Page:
5 Great Plants for Beautiful Fall Color
A gardening couple shares their top performers for fall color in the garden.
E-mail This Page to Your Friendsx
A link to %this page% was e-mailed
A 19th-century grist mill and an old farmhouse grace the Griffiths' 30 acres just south of Atlanta. Elizabeth and Gene Griffith have planted shrubs, trees, perennials and vines that show their best in the fall.
Plantings of evergreen and deciduous hollies, American beautyberry, ornamental grasses and asters create cozy areas on the large property and attract birds and butterflies with their abundance of berries and brilliant color. Both Gene and Elizabeth have a penchant for unusual small trees that show good fall color. Two of Gene's favorites are the Chinese pistachio tree with its yellow orange fall color and Rhamnella with its light yellow hue.
Outside the farmhouse door, Elizabeth has planted an angel's trumpet that greets guests with its profusion of scented blooms. She also creates striking floral arrangements with the red, purple and white berries of viburnum, beautyberry and deciduous hollies.
Some of the top performers in the Griffiths' fall garden are:
Narrow leaf blue star (Amsonia hubrichtii)
The plant: Amsonia hubrichtii adds interest to the perennial border for three seasons. Light blue flowers appear in late spring. The green, feathery foliage turns golden yellow in fall. It reaches three feet tall and about as wide.
How to use it: Plant in the middle to back of a perennial border or as a low-growing hedge with an evergreen backdrop.
Cultivation: Amsonias grow best in average, well draining soil in full sun to part shade. Cut back plants by about half after flowering to keep stems upright and shape the plants into a nice foliage mound. Hardy in USDA Zones 5 to 9.
Source: Plant Delights Nursery
American beautyberry (Callicarpa americana)
The plant: American beautyberry is a striking deciduous native shrub. The small spring flowers eventually form into showy clusters of plum purple berries. Birds are attracted to the berries. It grows to six to eight feet tall and about as wide.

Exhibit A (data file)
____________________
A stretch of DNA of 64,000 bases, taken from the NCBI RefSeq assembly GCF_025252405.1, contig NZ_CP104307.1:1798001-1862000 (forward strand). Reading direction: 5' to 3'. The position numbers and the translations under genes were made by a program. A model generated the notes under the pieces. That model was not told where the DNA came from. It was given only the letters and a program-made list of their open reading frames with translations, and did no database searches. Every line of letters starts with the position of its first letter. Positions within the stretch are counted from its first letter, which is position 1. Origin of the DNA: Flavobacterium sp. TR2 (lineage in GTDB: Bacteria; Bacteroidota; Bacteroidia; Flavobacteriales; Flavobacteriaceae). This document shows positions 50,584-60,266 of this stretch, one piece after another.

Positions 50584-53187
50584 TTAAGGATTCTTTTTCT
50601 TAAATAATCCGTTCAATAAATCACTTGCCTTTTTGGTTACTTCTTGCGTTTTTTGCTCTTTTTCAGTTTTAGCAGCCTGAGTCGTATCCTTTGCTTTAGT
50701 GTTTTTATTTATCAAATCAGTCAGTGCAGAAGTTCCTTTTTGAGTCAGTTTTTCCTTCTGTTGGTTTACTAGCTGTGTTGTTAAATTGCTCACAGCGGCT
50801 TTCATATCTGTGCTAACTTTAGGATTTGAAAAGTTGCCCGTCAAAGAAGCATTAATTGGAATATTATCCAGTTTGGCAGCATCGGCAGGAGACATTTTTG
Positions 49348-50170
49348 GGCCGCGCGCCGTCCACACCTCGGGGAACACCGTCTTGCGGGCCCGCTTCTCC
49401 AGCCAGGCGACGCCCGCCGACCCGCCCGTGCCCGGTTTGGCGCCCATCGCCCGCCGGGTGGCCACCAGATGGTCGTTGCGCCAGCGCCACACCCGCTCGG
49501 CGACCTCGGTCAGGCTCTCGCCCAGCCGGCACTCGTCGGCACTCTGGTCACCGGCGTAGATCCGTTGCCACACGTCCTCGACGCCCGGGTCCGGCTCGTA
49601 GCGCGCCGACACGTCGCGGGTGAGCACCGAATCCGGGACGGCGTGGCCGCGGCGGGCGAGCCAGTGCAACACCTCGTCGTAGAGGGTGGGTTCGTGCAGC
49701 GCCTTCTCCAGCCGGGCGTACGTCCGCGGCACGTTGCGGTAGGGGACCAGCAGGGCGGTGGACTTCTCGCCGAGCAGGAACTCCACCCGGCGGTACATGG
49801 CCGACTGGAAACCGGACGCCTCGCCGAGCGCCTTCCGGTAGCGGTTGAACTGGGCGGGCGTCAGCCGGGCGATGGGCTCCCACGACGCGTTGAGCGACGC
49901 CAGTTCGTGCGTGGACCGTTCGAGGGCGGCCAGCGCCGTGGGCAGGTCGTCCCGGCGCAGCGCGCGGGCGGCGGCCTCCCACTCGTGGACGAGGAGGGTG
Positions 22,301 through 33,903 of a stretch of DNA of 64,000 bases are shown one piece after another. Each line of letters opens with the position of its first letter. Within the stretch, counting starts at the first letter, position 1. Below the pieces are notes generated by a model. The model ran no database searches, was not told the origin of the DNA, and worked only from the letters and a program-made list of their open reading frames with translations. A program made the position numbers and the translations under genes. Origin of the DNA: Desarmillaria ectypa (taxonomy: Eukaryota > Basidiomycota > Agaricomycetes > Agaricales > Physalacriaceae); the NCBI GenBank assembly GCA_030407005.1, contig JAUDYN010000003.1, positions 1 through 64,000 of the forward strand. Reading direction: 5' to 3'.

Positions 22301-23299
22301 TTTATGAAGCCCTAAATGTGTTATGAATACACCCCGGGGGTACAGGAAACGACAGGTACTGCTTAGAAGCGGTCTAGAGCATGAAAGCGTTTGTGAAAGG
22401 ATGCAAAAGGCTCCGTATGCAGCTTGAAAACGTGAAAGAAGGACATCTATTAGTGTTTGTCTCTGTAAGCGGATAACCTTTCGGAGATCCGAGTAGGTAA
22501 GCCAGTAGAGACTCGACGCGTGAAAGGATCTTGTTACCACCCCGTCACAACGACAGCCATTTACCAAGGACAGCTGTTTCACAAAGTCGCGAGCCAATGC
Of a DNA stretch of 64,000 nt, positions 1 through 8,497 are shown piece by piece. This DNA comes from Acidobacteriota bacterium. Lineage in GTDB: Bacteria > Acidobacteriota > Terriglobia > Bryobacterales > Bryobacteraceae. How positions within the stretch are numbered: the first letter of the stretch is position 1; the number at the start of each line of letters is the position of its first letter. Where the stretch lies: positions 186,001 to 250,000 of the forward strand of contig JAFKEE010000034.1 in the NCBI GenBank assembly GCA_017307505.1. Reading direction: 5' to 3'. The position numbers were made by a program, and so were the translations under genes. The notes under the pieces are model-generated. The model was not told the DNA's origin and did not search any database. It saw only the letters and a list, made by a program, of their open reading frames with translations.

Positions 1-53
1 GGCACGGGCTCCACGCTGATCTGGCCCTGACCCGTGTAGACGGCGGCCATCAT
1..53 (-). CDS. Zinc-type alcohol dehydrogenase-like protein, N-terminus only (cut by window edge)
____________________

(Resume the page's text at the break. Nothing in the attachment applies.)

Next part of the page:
How to use it: Use in a mass planting with an evergreen background or as a specimen. Plant in a wildlife-friendly garden or native garden.
Cultivation: American beautyberry grows best in full sun or partial shade and a moist, well draining soil. If planted in full sun, provide additional watering. It tolerates a variety of soil conditions. It can be cut back to encourage enhanced fruit production. Hardy in USDA Zones 6 to 10.
Source: Niche Gardens
Angel's trumpet (Brugmansia 'Charles Grimaldi')
The plant: Angel's trumpet is a striking tropical that features fragrant, trumpet-shaped flowers that dangle amidst large green leaves. 'Charles Grimaldi' produces 12-inch, peach yellow flowers in late summer to fall. The plant reaches about eight to ten feet tall by the end of the growing season.
How to use it: Use in containers that can be placed outdoors during the warm season and moved indoors for the winter. In climates where it overwinters outside, plant in the ground. The frost will kill it down to the ground. Mulch heavily or let the dead stems remain until cutting it back in spring. Then watch it grow back out next growing season.
Cultivation: Angel's trumpet needs full sun and regular feeding to consistently produce flowers. Plant in a moist, well draining soil. Hardy in USDA Zones 7b to 10. Note: This plant is poisonous, so be sure to keep it away from children and pets.
Source: Logee's Greenhouses
Japanese hydrangea vine (Schizophragma hydrangeoides) 'Moonlight'
The plant: Although not technically a hydrangea, Japanese hydrangea vine has flowers that resemble those of a lace cap hydrangea, and its growing requirements are similar. 'Moonlight' is a climbing vine with heart-shaped leaves that are silver-green in color with prominent green veins. It has large clusters of delicate white flowers in mid to late summer. Note: It may take a few years to produce blooms. It has golden-yellow leaf color in fall, and its reddish-brown stems add winter interest. Plant size can reach 30 to 40 feet long.
How to use it: Use it to cover a wall, fence or arbor. Or, plant it at the base of a tree to grow up the bark without harming the tree.
Cultivation: 'Moonlight' grows best in partial shade with moist, acidic soil. Hardy to USDA Zones 5 to 9.
Source: Digging Dog Nursery
White-berried American beautyberry (Callicarpa americana 'Lactea')
The plant: This native beautyberry has clusters of white berries in late summer to fall. The leaves are lighter green than the purple-fruited varieties, and the plant has a more upright habit. This shrub reaches six to seven feet tall.
How to use it: Use it as a specimen in a perennial border or in a mass planting. Use in cutflower arrangements.
Cultivation: This white beautyberry prefers full sun to partial shade and moist, well-draining soil. If planted in full sun, provide additional watering. It tolerates a variety of soil conditions. It can be cut back to encourage enhanced fruit production. Hardy in USDA Zones 7 to 10.
Source: Niche Gardens
Interior designer Susanne Hudson lists her favorite plants in her 3-1/3-acre garden.
The Double Take re-creates a lively, sophisticated $53,000 bedroom for less than $2,600.(10 photos)
Color is one of design's most powerful tools, and the challenge for our remaining four contestants is to demonstrate their...(12 photos)